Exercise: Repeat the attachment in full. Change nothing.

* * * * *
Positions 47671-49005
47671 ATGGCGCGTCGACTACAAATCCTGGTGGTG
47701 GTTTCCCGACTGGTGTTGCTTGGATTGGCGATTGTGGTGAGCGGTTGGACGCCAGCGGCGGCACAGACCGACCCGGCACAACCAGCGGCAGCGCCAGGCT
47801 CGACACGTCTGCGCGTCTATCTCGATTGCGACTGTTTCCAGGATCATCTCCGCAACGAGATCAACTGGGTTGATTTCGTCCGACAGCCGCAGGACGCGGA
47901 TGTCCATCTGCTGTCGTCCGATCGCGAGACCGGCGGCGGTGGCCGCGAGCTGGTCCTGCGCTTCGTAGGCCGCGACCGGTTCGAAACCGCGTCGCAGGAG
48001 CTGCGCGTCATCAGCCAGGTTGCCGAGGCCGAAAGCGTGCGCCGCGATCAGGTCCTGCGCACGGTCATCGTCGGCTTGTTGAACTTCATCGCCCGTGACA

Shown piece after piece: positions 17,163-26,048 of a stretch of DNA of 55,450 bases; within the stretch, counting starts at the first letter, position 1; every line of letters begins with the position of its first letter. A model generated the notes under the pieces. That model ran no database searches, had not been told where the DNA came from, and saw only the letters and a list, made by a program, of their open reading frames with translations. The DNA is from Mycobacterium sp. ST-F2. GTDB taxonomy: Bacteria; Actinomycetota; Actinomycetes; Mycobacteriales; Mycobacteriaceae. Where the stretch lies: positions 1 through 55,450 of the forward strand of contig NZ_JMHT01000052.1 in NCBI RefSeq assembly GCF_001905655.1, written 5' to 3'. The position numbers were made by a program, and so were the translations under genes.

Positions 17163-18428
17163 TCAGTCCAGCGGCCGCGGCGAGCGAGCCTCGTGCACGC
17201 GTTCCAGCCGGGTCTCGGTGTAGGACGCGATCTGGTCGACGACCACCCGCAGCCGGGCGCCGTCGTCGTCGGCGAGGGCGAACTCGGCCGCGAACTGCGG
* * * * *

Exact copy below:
Positions 47671-49005
47671 ATGGCGCGTCGACTACAAATCCTGGTGGTG
47701 GTTTCCCGACTGGTGTTGCTTGGATTGGCGATTGTGGTGAGCGGTTGGACGCCAGCGGCGGCACAGACCGACCCGGCACAACCAGCGGCAGCGCCAGGCT
47801 CGACACGTCTGCGCGTCTATCTCGATTGCGACTGTTTCCAGGATCATCTCCGCAACGAGATCAACTGGGTTGATTTCGTCCGACAGCCGCAGGACGCGGA
47901 TGTCCATCTGCTGTCGTCCGATCGCGAGACCGGCGGCGGTGGCCGCGAGCTGGTCCTGCGCTTCGTAGGCCGCGACCGGTTCGAAACCGCGTCGCAGGAG
48001 CTGCGCGTCATCAGCCAGGTTGCCGAGGCCGAAAGCGTGCGCCGCGATCAGGTCCTGCGCACGGTCATCGTCGGCTTGTTGAACTTCATCGCCCGTGACA

Shown piece after piece: positions 17,163-26,048 of a stretch of DNA of 55,450 bases; within the stretch, counting starts at the first letter, position 1; every line of letters begins with the position of its first letter. A model generated the notes under the pieces. That model ran no database searches, had not been told where the DNA came from, and saw only the letters and a list, made by a program, of their open reading frames with translations. The DNA is from Mycobacterium sp. ST-F2. GTDB taxonomy: Bacteria; Actinomycetota; Actinomycetes; Mycobacteriales; Mycobacteriaceae. Where the stretch lies: positions 1 through 55,450 of the forward strand of contig NZ_JMHT01000052.1 in NCBI RefSeq assembly GCF_001905655.1, written 5' to 3'. The position numbers were made by a program, and so were the translations under genes.

Positions 17163-18428
17163 TCAGTCCAGCGGCCGCGGCGAGCGAGCCTCGTGCACGC
17201 GTTCCAGCCGGGTCTCGGTGTAGGACGCGATCTGGTCGACGACCACCCGCAGCCGGGCGCCGTCGTCGTCGGCGAGGGCGAACTCGGCCGCGAACTGCGG